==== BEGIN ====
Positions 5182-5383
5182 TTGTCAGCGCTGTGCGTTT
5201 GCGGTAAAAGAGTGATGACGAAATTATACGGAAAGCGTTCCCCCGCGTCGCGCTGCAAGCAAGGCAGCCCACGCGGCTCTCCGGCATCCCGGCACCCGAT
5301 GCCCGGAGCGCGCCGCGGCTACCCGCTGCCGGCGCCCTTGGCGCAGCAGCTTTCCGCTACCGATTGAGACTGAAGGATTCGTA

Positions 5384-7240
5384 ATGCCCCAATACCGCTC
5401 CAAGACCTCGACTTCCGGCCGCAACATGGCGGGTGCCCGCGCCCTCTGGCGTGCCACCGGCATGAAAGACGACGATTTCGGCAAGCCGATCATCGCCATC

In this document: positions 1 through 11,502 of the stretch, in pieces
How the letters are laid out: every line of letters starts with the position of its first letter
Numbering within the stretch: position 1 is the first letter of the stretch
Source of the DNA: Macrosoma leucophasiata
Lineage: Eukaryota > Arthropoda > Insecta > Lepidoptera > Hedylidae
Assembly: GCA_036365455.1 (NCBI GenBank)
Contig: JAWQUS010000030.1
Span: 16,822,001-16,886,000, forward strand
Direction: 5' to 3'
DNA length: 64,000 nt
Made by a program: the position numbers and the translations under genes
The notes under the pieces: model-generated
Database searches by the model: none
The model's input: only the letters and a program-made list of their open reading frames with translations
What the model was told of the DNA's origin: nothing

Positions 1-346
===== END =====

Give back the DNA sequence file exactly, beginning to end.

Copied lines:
Positions 5182-5383
5182 TTGTCAGCGCTGTGCGTTT
5201 GCGGTAAAAGAGTGATGACGAAATTATACGGAAAGCGTTCCCCCGCGTCGCGCTGCAAGCAAGGCAGCCCACGCGGCTCTCCGGCATCCCGGCACCCGAT
5301 GCCCGGAGCGCGCCGCGGCTACCCGCTGCCGGCGCCCTTGGCGCAGCAGCTTTCCGCTACCGATTGAGACTGAAGGATTCGTA

Positions 5384-7240
5384 ATGCCCCAATACCGCTC
5401 CAAGACCTCGACTTCCGGCCGCAACATGGCGGGTGCCCGCGCCCTCTGGCGTGCCACCGGCATGAAAGACGACGATTTCGGCAAGCCGATCATCGCCATC

In this document: positions 1 through 11,502 of the stretch, in pieces
How the letters are laid out: every line of letters starts with the position of its first letter
Numbering within the stretch: position 1 is the first letter of the stretch
Source of the DNA: Macrosoma leucophasiata
Lineage: Eukaryota > Arthropoda > Insecta > Lepidoptera > Hedylidae
Assembly: GCA_036365455.1 (NCBI GenBank)
Contig: JAWQUS010000030.1
Span: 16,822,001-16,886,000, forward strand
Direction: 5' to 3'
DNA length: 64,000 nt
Made by a program: the position numbers and the translations under genes
The notes under the pieces: model-generated
Database searches by the model: none
The model's input: only the letters and a program-made list of their open reading frames with translations
What the model was told of the DNA's origin: nothing

Positions 1-346